I will now present the following method, utilized by Ptolemy, in observing the mean longitude of the planets. Following it will be a modern table of the orbital cycles of the planets using modern astronomy, usable should you wish to adapt these values to more modern ones. I’d also note that mean longitude has other uses than simply the relationship of a planet with the apogee of the deferent, including a role in the mean conjunctions of Saturn and Jupiter, often phrased as the “Great Conjunctions,” as Ben Dykes succinctly puts forth [here]. There is also the option of calculating these mean longitudes using Ptolemy’s values online, thankfully due to this excellent [tool].

Abbreviations used in calculation:

  • Difference in Time = DT
  • Difference Times Motion = DTM
  • Stored Value = SV; this is the number you add to the next calculation
  • Preserved Value = PV; this is the final value of that particular position.
  • DTMF = Difference Times Motion Final, i.e.: DTM + SV, (Do not calculate this for sixths, simply use the DTM)

Formula

Calculate difference in time, IE: How many days and hours between the two dates?

Consult the table below, starting from the far right hand side. Take the value on the far right there and times it by the DT. This is called the DTM, or difference times motion.

Then divide the value of DTM by 60, take the integer of this answer, and add it to the next calculation. We call this the SV, stored value. (an integer is a whole number, IE: You need to ignore decimal places and make sure not to round it up or down)

Then take the same DTM, and modulus 60, this gives us the remainder, or how much is left in this time.

Then move onto the next calculation (IE: From sixths to fifths) and repeat the process, making sure to add the SV from the previous before calculating the remainder.

The formula is as follows, and an example is provided also.

Date A – Date B = DT

DT x TableValue = DTM

DTM + SV = DTMF (Ignore this step the first time, IE: when calculating sixths)

DTMF / 60 = SVn (make sure only to use the Integer value, ignoring decimals)

DTMF % 60 = PV

The Example

For our example let’s say we are calculating the mean longitude of Jupiter. Let us say that the difference in time for our hypothetical motion to keep things simple, is measuring between 5 precise days. Thus, we observe the table of his daily motions as follows:

DegreesMinutesSecondsThirdsFourthsFifthsSixths
045914264631

The Example calculation with notae:

Sixths

5 x 31 = 155, thus we say that Jupiter moves 155 sixths in this time period.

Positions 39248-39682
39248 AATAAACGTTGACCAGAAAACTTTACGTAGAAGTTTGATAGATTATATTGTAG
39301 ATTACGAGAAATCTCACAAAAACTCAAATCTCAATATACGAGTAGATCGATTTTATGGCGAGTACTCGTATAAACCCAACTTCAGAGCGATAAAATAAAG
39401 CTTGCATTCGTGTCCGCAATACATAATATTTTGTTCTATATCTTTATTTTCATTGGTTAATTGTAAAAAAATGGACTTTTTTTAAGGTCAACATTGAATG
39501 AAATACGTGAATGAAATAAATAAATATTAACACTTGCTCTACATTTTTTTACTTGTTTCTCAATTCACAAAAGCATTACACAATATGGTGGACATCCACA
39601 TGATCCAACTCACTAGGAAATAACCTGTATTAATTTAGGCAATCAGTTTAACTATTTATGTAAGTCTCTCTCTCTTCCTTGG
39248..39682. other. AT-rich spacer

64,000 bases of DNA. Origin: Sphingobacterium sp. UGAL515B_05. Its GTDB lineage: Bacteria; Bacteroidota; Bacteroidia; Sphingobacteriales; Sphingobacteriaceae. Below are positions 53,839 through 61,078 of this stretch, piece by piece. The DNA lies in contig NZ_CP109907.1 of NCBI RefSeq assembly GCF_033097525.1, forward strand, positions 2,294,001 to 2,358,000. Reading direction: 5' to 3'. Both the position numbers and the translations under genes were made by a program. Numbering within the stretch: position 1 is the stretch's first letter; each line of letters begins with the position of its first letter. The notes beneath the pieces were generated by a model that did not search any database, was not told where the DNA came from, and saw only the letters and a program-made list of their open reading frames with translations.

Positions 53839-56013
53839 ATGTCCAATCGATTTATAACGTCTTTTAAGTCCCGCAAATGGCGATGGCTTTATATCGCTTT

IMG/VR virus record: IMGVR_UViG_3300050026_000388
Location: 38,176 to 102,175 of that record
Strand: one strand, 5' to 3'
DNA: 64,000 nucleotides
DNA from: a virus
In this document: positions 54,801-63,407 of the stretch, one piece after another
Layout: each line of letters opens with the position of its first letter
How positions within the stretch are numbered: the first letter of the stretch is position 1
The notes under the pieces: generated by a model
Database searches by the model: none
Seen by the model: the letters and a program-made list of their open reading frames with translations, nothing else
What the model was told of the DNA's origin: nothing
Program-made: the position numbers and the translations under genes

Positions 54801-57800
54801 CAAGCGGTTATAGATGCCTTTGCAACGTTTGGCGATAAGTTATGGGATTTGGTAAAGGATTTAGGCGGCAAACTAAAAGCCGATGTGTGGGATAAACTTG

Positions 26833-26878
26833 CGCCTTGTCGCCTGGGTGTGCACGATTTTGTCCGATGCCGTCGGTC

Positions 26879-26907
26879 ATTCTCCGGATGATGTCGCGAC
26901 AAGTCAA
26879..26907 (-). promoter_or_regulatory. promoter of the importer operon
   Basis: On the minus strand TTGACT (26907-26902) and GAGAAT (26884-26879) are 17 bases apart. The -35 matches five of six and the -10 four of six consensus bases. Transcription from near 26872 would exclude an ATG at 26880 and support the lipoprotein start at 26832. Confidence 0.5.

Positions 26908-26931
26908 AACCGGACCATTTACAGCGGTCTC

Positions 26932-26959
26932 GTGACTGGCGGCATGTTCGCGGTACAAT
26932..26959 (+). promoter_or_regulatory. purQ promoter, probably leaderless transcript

Each time the number reaches 60, we add 1 to the next calculation. (IE: Fifths) and keep the remainder with the sixths. To see what we add to the 5ths, and what we keep in the sixths when we make our new table, consider the following calculations for the SV and the PV. If you wish, you may choose to ignore the PV until you begin to calculate the motion in seconds as we don’t typically consider them in the chart. But if you plan on observing new dates based on your new calculations as the starting date in the future, it might be wise to keep them.

Sixths, Calculating the Stored Value/SV

To see what you add to the next value, take the number obtained and divide it by sixty. Ignore decimals and use the actual integer or whole number given, (do not round it upwards, ever.)

155 / 60 = 2.58333333, so we will add 2 when we calculate the fifths.

Sixths, Preserved Value/PV

155 % 60 = 35, so our final value for sixths, if we were going to make a new table, is 35 Sixths.

Fifths

5 x 46 = 230 + 2 = 232

232 / 60 = 3.86666 (so SV = 3)

232 % 60 = 52 (So we keep 52 in our fifths position)

Fourths

5 x 26 = 130 + 3 = 133

133 / 60 = 2.216666666666667 (so SV = 2)

133 % 60 = 13

Thirds

5 x 14 = 70 + 2 = 72

72 / 60 = 1.2

72 % 60 = 12

Seconds

59 x 5 = 295 + 1 = 296

296 / 60 = 4.93333333333 (so SV = 4)

296 % 60 = 56

Minutes

4 x 5 = 20 + 4 = 24

24 / 60 = 0.4

We do not have any SV, so we do not need to calculate a PV. The total motion in minutes, is therefore 24

Degrees

0 x 5 = 0

Since there was no SV when we observed the Minutes, we do not add anything here and his motion in degrees remains zero. Thus, Jupiter, in the course of five days has not moved a full degree of mean longitude